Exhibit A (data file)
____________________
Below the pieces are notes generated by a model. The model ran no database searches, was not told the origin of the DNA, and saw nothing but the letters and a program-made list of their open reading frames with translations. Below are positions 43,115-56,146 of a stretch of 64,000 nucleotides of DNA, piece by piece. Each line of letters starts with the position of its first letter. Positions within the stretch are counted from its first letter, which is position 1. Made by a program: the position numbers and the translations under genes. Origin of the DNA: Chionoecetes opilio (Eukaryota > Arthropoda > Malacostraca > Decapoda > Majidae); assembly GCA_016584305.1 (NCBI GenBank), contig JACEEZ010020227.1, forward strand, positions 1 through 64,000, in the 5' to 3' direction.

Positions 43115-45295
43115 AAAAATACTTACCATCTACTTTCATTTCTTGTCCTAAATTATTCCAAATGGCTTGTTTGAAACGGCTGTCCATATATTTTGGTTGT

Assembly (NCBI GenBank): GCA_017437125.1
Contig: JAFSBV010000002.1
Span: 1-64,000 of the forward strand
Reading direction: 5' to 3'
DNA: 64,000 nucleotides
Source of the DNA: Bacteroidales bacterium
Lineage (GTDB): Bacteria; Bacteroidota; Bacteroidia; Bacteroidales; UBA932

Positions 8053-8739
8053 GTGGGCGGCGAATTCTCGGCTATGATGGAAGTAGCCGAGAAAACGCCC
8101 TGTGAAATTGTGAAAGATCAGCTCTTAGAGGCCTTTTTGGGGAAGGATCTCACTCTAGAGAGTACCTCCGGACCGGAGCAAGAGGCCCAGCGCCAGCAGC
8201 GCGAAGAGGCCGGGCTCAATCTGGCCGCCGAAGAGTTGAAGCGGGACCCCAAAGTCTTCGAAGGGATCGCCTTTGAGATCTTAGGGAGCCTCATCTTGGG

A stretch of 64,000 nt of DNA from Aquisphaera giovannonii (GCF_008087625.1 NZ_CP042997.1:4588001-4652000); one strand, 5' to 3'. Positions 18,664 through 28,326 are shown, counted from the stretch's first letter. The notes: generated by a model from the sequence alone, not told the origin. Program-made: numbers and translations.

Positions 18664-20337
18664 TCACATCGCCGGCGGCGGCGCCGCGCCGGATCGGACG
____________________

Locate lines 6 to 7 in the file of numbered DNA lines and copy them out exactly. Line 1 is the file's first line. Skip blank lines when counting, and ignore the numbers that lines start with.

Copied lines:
Span: 1-64,000 of the forward strand
Reading direction: 5' to 3'